French, T.R.; Josephson, C.B.

1993-12-01T23:59:59.000Z

239

Pantex Facility 10-Year Natural Phenomena Flood Hazard Analysis  

Energy.gov (U.S. Department of Energy (DOE)) Indexed Site

Pantex Facility 10-Year Natural Pantex Facility 10-Year Natural Phenomena Flood Hazard Analysis Presented by and October, 2011 Presentation Outline I. Introductions II. Pantex III. 10 Year Update IV. Final Results V. July 2010 Event VI. Emergency Planning VII.What's Next Pantex The Pantex Plant, located 17 miles northeast of Amarillo, Texas, in Carson County, is charged with maintaining the safety, security and reliability of the nation's nuclear weapons stockpile. Worked performed at Pantex supports three core missions. * Stockpile Stewardship * Nonproliferation and * Safeguards and Security Pantex (cont.) - Location Pantex (cont.) - Weather Patterns * Precipitation is typical for Southwest climate, mainly in the form of Spring and

240

Flood Plain or Floodway Development (Iowa) | Department of Energy  

Energy.gov (U.S. Department of Energy (DOE)) Indexed Site

or Floodway Development (Iowa) or Floodway Development (Iowa) Flood Plain or Floodway Development (Iowa) < Back Eligibility Agricultural Commercial Construction Fed. Government Fuel Distributor General Public/Consumer Industrial Installer/Contractor Institutional Investor-Owned Utility Local Government Low-Income Residential Multi-Family Residential Municipal/Public Utility Nonprofit Residential Retail Supplier Rural Electric Cooperative Schools State/Provincial Govt Systems Integrator Transportation Tribal Government Utility Savings Category Alternative Fuel Vehicles Hydrogen & Fuel Cells Buying & Making Electricity Water Home Weatherization Solar Wind Program Info State Iowa Program Type Environmental Regulations Provider Iowa Department Natural Resources This section describes situations when a permit is needed for the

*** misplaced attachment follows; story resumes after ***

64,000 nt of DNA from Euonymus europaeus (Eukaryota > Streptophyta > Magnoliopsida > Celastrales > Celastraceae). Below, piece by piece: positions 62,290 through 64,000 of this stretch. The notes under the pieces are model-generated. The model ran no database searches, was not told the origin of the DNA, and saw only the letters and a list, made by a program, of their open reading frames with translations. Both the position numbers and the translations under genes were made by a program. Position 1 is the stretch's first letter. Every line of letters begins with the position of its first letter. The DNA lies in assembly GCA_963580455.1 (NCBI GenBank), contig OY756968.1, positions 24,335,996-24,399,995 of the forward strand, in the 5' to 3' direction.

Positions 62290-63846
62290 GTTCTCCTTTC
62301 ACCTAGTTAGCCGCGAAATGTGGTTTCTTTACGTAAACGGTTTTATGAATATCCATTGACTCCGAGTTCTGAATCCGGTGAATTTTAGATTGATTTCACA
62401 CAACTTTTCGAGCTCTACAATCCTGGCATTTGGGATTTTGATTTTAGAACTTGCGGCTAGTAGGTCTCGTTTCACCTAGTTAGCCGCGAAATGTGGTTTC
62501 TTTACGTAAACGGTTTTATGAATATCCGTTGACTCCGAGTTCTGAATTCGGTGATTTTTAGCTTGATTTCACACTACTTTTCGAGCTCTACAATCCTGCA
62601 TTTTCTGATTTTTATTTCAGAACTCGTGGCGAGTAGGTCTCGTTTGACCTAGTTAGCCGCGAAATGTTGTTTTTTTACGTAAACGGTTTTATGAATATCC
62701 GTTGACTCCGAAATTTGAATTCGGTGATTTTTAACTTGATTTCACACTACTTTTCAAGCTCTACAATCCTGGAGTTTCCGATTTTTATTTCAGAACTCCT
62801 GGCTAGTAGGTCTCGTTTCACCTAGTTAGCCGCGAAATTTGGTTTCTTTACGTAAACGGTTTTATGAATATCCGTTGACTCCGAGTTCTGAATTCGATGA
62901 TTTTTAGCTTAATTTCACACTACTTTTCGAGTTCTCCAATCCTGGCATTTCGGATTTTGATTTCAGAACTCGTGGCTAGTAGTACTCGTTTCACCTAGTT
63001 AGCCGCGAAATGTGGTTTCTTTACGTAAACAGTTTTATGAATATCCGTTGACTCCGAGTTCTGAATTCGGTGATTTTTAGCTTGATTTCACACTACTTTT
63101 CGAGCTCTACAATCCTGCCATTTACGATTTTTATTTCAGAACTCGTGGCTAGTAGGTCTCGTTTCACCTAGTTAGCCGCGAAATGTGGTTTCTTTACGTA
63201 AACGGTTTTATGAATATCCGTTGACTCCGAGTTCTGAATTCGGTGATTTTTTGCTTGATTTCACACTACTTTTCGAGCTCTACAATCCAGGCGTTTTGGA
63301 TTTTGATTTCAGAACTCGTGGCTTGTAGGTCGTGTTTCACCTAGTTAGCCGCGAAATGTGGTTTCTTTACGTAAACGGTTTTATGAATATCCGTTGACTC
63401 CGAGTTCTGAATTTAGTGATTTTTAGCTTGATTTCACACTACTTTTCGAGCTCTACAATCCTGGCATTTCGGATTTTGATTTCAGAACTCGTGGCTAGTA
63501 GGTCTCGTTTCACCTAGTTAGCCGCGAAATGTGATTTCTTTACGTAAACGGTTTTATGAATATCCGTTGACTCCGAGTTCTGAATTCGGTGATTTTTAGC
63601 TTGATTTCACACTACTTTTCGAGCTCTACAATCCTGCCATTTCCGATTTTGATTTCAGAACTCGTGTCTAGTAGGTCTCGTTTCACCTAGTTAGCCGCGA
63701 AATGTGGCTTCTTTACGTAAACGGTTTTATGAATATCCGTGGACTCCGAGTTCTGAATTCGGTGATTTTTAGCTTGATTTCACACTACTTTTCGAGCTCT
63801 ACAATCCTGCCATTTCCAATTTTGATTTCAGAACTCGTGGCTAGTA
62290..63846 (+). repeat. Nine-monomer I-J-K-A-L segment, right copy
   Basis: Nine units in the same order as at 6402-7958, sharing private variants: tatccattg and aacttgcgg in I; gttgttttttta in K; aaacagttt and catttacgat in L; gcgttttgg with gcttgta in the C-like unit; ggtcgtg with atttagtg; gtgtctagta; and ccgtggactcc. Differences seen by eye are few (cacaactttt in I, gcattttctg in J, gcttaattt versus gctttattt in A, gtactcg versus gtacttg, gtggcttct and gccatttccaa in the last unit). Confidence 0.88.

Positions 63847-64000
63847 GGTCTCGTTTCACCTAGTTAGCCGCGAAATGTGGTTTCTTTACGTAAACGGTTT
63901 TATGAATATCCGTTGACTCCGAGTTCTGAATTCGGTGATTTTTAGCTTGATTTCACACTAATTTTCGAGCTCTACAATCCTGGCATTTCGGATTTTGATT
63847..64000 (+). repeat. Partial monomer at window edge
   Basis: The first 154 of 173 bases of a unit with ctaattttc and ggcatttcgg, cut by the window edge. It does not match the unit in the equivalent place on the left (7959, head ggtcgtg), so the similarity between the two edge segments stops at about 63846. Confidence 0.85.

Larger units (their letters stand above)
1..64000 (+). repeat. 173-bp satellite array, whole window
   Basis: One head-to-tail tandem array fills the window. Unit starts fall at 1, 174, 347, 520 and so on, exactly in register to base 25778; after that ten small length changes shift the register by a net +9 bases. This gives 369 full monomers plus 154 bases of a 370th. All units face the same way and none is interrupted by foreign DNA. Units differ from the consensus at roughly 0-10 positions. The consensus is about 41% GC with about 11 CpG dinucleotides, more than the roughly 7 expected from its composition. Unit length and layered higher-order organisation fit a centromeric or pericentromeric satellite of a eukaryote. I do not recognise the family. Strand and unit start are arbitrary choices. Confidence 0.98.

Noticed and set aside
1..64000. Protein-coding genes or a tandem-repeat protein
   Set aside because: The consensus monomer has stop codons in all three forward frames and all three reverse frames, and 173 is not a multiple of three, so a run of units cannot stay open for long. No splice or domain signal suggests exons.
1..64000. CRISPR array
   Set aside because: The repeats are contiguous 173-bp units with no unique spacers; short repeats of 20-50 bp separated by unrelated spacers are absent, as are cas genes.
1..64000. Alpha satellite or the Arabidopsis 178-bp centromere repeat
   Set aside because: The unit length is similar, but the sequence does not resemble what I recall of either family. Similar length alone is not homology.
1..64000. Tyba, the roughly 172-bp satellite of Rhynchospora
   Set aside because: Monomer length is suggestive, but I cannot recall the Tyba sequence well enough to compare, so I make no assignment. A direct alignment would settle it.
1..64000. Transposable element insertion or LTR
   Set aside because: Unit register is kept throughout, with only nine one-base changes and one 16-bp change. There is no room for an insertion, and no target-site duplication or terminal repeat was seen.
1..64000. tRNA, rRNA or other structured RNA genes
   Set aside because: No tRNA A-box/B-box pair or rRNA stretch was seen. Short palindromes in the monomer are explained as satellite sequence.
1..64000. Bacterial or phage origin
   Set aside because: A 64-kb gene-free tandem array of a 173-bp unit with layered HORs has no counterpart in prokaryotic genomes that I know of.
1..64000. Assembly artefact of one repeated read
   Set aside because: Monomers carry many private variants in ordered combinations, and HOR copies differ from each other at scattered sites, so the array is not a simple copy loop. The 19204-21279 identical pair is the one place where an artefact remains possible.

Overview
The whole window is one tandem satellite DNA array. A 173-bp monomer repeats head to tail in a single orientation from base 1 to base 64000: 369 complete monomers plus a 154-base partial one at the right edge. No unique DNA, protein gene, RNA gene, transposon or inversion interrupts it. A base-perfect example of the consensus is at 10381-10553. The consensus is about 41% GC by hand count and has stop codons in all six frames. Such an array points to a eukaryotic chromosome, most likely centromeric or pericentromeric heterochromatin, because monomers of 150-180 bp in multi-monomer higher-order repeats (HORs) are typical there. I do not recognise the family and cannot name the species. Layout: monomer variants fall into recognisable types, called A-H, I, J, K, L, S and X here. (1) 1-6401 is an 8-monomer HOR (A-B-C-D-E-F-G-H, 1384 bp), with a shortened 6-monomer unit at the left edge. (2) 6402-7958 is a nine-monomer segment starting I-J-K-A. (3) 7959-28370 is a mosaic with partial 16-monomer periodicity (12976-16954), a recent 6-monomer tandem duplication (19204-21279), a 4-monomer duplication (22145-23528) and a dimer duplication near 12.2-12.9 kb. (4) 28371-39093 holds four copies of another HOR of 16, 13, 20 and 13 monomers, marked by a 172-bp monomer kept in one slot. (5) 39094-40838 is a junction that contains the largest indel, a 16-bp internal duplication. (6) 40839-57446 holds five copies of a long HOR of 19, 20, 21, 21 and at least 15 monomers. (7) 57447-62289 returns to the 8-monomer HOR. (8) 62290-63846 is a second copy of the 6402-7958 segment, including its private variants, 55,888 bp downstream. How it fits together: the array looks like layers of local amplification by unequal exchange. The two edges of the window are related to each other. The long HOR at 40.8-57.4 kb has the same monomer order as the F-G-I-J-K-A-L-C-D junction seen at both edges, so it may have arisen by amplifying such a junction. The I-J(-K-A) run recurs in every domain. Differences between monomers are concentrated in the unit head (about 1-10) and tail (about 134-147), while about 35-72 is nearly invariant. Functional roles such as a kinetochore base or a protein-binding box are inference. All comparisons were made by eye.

Note: This page contains sample records for the topic "flooded lead acid" from the National Library of EnergyBeta (NLEBeta).
While these samples are representative of the content of NLEBeta,
they are not comprehensive nor are they the most current set.
We encourage you to perform a real-time search of NLEBeta
to obtain the most current and comprehensive results.


241

Micellar/polymer flooding in the Bradford field  

SciTech Connect

This paper describes the development and operation of a 218-acre (88-ha) micellar/polymer flood in the Bradford field of Pennsylvania. A definite tertiary oil production response occurred after injection of 35% PV of micellar slug and polymer. A total of 191,226 bbl (30.4x10/sup 3/ m/sup 3/), or 3.4% PV, oil was produced, which was significantly less than predicted. The production response occurred later and was lower than expected, and operations were discontinued before the scheduled polymer-injection sequence was completed.

Ondrusek, P.S.

1988-08-01T23:59:59.000Z

242

High temperature superconductor current leads  

DOE Patents (OSTI)

An electrical lead having one end for connection to an apparatus in a cryogenic environment and the other end for connection to an apparatus outside the cryogenic environment. The electrical lead includes a high temperature superconductor wire and an electrically conductive material distributed therein, where the conductive material is present at the one end of the lead at a concentration in the range of from 0 to about 3% by volume, and at the other end of the lead at a concentration of less than about 20% by volume. Various embodiments are shown for groups of high temperature superconductor wires and sheaths.

Hull, John R. (Hinsdale, IL); Poeppel, Roger B. (Glen Ellyn, IL)

1995-01-01T23:59:59.000Z

243

Reservoir characterization and steam flood monitoring with crosshole EM  

SciTech Connect

Crosshole electromagnetic (EM) imaging is applied to reservoir characterization and steam flood monitoring in a central California oil field. Steam was injected into three stacked eastward-dipping, unconsolidated oil sands within the upper 200 m. The steam plume is expected to develop as an ellipse aligned with the regional northwest-southeast strike. EM measurements were made from two fiberglass-cased observation wells straddling the steam injector on a northeast-southwest profile using the LLNL frequency domain crosshole EM system. Field data were collected before the initiation of a steam drive to map the distribution of the oil sands and then 6 and 12 months later to monitor the progress of the steam chest. Resistivity images derived from the EM data before steam injection clearly delineate the distribution and dipping structure on the target oil sands. Difference images, from data collected before and after steam flooding, show resistivity changes that indicate that the steam chest has developed only in the deeper oil sands although steam injection occurred in all three sand layers.